Apologies for the lack of posts since Friday. I’ve been suffering from a severe case of over-bloggingitis (aka writers’ block together with an overdose of internet) combined with too many chagim.
To say that the Middle East is in turmoil is both an understatement and a cliché. The news seems to get worse every day, and yet nothing seems to be moving on the ground. The main theme of the day for most of the international media is the ISIS crisis (I love the poetry in that).
Jeffrey Goldberg has a heart-rending report in which he quotes a Kurdish intelligence official who says “A terrible slaughter is coming” in the Kurdish town of Kobani, on the border with Turkey:
I just got off the phone with a desperate-sounding Kurdish intelligence official, Rooz Bahjat, who said he fears that Kobani could fall to ISIS within the next 24 hours. If it does, he predicts that ISIS will murder thousands in the city, which is crammed with refugees—Kurdish, Turkmen, Christian, and Arab—from other parts of the Syrian charnel house. As many as 50,000 civilians remain in the town, Bahjat said.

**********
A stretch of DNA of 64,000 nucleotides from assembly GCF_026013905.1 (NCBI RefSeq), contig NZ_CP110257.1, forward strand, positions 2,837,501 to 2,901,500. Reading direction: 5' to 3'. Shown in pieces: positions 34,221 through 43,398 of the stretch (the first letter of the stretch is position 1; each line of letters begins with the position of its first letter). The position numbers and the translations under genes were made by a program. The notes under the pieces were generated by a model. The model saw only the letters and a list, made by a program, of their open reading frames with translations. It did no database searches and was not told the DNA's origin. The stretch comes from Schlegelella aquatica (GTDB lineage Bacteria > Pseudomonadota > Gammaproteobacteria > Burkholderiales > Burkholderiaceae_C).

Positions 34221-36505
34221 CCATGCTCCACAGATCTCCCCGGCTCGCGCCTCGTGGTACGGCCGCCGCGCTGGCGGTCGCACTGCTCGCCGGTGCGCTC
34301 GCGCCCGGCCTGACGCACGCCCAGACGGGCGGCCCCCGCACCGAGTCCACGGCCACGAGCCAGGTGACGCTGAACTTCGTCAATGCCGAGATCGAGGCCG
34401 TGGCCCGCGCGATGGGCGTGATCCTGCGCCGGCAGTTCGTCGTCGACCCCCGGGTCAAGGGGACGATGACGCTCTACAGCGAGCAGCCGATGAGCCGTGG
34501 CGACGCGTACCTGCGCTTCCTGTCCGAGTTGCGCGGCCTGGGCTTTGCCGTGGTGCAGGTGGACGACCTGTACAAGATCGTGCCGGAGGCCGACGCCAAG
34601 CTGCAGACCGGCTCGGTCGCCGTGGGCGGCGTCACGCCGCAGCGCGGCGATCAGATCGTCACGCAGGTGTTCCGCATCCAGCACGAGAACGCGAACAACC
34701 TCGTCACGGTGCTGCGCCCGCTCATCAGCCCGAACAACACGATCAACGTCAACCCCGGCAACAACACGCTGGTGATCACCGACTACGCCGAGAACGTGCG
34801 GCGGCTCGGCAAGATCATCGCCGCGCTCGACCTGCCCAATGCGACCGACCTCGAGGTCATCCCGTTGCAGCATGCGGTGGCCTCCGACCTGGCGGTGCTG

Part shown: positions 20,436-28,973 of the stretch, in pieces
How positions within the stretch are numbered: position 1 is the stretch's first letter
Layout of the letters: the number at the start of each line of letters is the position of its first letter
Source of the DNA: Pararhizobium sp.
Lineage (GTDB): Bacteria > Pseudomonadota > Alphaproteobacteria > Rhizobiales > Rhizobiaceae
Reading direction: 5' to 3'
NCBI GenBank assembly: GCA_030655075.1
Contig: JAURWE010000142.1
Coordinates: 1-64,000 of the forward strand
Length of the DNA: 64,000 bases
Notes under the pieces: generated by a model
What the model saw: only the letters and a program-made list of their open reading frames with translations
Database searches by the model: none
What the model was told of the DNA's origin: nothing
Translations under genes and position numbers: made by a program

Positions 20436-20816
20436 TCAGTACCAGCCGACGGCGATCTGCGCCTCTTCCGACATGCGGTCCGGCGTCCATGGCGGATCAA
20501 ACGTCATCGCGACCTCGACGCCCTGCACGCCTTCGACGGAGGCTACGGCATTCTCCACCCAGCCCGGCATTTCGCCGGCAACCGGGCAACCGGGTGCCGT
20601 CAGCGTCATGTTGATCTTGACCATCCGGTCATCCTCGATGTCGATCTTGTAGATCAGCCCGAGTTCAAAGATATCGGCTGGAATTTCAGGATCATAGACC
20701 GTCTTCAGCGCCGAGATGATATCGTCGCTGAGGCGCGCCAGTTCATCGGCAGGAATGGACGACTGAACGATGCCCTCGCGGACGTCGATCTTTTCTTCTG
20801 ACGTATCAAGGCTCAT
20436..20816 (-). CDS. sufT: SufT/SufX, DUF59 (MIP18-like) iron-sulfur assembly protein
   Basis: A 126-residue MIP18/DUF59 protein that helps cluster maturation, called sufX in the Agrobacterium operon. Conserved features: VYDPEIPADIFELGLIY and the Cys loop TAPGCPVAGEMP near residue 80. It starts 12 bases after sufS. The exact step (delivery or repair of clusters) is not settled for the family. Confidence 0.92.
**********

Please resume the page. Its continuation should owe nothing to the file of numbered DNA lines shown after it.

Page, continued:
“A terrible slaughter is coming. If they take the city, we should expect to have 5,000 dead within 24 or 36 hours,” he told me. “It will be worse than Sinjar,” the site of a recent ISIS massacre that helped prompt President Obama to fight ISIS. There have been reports of airstrikes on ISIS vehicles, but so far, Bahjat said that these strikes have been modest in scope and notably ineffective.
Kobani is located on the Turkish border, but Bahjat said he is receiving reports that Turkey is pulling its troops back, rather than risk armed confrontation with ISIS. “It’s unbelievable—Turkey is in NATO, so you literally have NATO watching what is happening in this town. Everyone can see it—the TV cameras are there, watching. It’s terrible.”